We are now at T minus 7 days until Thanksgiving and even less if you are participating in any “Friendsgiving” gatherings beforehand. Once Thanksgiving hits, your social calendar is going to switch into high gear as it fills with holiday office parties, church parties and family get-togethers with ALL the relatives; each side, every aunt, cousin and in law will have to be visited. Even as an introvert, socially celebrating the holiday season is one of my favorite things. To make things even better, I have discovered a way to enjoy all the parties without reaping any unwanted weight in the process. As dietitians, we are sure to field the question of “how do I maintain weight during the holiday season?!” I have created an acrostic to help you remember my basic tips towards weight maintenance during the holiday season. The acronym is PARTY because these tips are meant for when you (or your client) attend a party, gathering, potluck, etc. See below for further details! P: Peruse what’s offered Don’t go through the buffet line blind. This leads to piling more on your plate (some of which might not even sound good to you in the moment) and ultimately consuming more. Scan what’s all being offered first and decide what sounds best to you. A: Assess ACTUAL hunger level Become self-aware and determine how hungry you actually are. This will dictate the portion size you get of each food. Ideally you want to start eating when you are at about a three to four on a hunger scale of 1-10. Starting to eat when you are anywhere higher than a five will lead to overeating. Eat a snack before going to your said party if you need to keep your hunger at bay. R: Recognize when full (and stop). Just because it’s a party does not mean you have to overindulge. Many people attribute parties and the holiday season as a time to overdo everything (decorations, presents, food, you name it.) Remember that you can absolutely treat your self to delicious foods AND stop when you are full at the same time. Ideally, you want to stop eating when you are at about a 7 on a fullness scale of 1-10 T: TALK to those around you Parties are a full experience! And remember that the food is just one aspect of that experience. There will likely also be decorations, music and most importantly, OTHER PEOPLE! Talk to them. Engage in the experience around you. Y: Yield when going for second helpings I am not saying that you can not go back for second helpings at holiday parties. All I am saying is YIELD before you do. Pause for a minute and assess if you are actually still hungry OR if you are bored, anxious, etc. If you are experiencing one of the ladder emotions, try and deal with that specific emotion first before turning to food. If you are truly still hungry, please proceed to meet that hunger need. I hope this acrostic helps you enjoy the holiday season even more! Check out the recipe page for a delicious appetizer you can bring to any or all holiday parties you are invited to!
Vegan Thanksgiving Recipes
There are 2 types of people in this world. Those that start decorating for Christmas the day after Halloween and those that believe you should wait until after Thanksgiving to start decorating for Christmas. Which one are you? I am 100% the person who believes you should wait until after Thanksgiving to decorate for Christmas. Because after all…the next holiday in line for celebration is THANKSGIVING! No judgement though for those who believe differently. You do you. The fact of the matter is though, we are 2 weeks out from our next holiday, and of all the holidays throughout the year, this holiday is the one where the food is the number one player. The food has the spotlight. The food has priority. The food is the focus. Lots of fore thought goes into this day regarding meal planning, prep time, cook time, etc. And now, more than ever, personal preferences of the guests that are partaking in your meal must be given heavy consideration. A large amount of people these days are on special diets. They may be vegetarian, vegan, gluten free, dairy free, or have multiple food allergies. So how do you create a meal that meets everyone’s needs. Today I am focusing on vegan recipes you can include in your thanksgiving meal that still provide the comfort of typical thanksgiving dishes. See below and pick your favorite. Stuffed Onions: This is filling enough to be used as a main course but can also be used as a side dish if desired. These onion are stuffed with potatoes, garlic, mushrooms and then baked. Mmm….my mouth is watering. Vegan Stuffing: This stuffing (or “dressing” depending on where you are from) uses vegetable broth in place of chicken broth. Sourdough bread is mixed with mushrooms and leeks to create this warm and hearty side dish. Braised Green Beans and Tomatoes: The vegan alternative to green bean casserole, this lighter dish is flavored with onions, tomatoes and pepper. Cranberry- Vanilla Compote: This is a bright and tangy dessert sure to bring a pop of color to your dessert table. It is a frozen dessert featuring orange, vanilla, cranberry and cinnamon flavors! Even though I don’t deem myself a vegan, these recipes sound delicious enough to make me want to incorporate them into my thanksgiving meal! I hope they make you feel the same way. Head on over to the recipe page to view the full recipe for one of these featured dishes. Happy cooking!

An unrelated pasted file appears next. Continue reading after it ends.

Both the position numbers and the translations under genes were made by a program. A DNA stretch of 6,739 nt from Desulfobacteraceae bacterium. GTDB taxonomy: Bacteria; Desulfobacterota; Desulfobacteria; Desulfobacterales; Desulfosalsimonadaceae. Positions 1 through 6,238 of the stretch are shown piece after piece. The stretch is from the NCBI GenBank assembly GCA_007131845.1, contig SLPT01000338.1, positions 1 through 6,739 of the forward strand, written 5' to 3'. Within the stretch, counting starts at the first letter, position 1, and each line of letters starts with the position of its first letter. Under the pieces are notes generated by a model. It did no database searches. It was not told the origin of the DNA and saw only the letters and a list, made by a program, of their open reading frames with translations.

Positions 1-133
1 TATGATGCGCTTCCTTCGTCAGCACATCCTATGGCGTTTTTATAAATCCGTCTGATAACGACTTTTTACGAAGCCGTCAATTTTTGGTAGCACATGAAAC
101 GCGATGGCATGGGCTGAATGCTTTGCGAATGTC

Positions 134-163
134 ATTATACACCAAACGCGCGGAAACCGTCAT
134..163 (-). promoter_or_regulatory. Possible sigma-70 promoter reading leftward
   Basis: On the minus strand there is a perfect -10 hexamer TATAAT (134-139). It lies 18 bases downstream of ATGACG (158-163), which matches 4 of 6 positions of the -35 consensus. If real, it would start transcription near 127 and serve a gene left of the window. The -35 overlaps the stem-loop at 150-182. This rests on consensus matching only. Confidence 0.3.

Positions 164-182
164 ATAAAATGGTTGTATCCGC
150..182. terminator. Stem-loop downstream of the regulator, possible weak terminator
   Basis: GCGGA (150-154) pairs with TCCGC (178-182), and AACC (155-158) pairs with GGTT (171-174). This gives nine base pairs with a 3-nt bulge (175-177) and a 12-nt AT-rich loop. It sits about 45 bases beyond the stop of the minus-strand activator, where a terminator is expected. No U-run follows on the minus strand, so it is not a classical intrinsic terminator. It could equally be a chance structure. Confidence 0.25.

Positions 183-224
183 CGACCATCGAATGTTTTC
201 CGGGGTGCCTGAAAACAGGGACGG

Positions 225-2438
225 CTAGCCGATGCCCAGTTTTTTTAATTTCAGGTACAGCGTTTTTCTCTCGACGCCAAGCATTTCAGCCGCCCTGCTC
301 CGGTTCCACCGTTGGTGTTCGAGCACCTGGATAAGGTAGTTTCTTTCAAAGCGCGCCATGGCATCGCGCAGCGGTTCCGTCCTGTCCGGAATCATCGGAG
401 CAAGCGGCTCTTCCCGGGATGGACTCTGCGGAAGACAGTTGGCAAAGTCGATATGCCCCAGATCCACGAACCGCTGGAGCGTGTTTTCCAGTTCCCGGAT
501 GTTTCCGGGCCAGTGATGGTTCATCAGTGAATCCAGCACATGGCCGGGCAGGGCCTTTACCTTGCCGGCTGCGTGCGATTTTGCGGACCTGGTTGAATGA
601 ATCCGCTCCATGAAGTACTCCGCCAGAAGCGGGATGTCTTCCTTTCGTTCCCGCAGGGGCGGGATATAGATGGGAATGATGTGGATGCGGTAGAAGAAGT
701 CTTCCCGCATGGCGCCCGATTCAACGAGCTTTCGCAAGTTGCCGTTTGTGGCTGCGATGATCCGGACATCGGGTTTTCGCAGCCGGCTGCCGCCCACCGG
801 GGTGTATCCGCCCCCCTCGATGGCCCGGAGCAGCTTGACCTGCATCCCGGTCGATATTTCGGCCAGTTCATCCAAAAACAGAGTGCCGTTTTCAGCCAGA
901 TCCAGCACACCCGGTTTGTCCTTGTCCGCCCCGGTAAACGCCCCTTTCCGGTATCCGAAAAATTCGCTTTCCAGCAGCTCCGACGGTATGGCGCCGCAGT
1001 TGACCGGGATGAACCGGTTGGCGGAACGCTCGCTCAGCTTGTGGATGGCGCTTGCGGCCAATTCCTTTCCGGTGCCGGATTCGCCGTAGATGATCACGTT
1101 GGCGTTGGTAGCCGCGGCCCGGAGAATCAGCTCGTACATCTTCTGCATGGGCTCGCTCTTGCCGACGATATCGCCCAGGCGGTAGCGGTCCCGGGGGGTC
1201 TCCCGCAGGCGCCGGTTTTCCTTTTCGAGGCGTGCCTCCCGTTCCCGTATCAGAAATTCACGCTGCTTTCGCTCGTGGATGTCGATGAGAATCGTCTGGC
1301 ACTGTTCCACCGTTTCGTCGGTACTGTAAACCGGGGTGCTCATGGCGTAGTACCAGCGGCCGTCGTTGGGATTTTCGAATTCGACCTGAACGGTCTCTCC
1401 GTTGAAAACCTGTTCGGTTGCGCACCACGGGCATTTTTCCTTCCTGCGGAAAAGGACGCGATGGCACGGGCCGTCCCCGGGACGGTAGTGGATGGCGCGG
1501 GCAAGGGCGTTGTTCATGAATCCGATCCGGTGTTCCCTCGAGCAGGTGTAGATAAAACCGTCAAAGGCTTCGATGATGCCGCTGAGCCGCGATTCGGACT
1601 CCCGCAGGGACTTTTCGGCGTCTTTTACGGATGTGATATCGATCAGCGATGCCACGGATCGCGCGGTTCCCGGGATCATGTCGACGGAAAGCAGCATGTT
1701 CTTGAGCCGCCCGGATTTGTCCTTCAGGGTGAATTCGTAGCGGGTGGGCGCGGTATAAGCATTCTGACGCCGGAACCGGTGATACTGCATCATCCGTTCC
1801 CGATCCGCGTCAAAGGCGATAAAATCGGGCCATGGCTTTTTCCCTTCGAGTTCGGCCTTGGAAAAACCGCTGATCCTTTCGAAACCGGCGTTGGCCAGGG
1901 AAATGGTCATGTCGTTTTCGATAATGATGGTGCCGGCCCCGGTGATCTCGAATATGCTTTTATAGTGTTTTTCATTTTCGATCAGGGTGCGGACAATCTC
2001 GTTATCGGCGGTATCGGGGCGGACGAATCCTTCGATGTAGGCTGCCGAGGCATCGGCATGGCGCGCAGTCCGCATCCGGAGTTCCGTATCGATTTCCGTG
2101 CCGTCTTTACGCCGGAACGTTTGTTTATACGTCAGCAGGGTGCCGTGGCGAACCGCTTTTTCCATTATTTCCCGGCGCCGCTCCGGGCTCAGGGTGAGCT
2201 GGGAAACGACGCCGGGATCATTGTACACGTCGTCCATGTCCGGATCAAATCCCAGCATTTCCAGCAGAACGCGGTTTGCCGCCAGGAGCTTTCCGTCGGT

Food Drive Fun!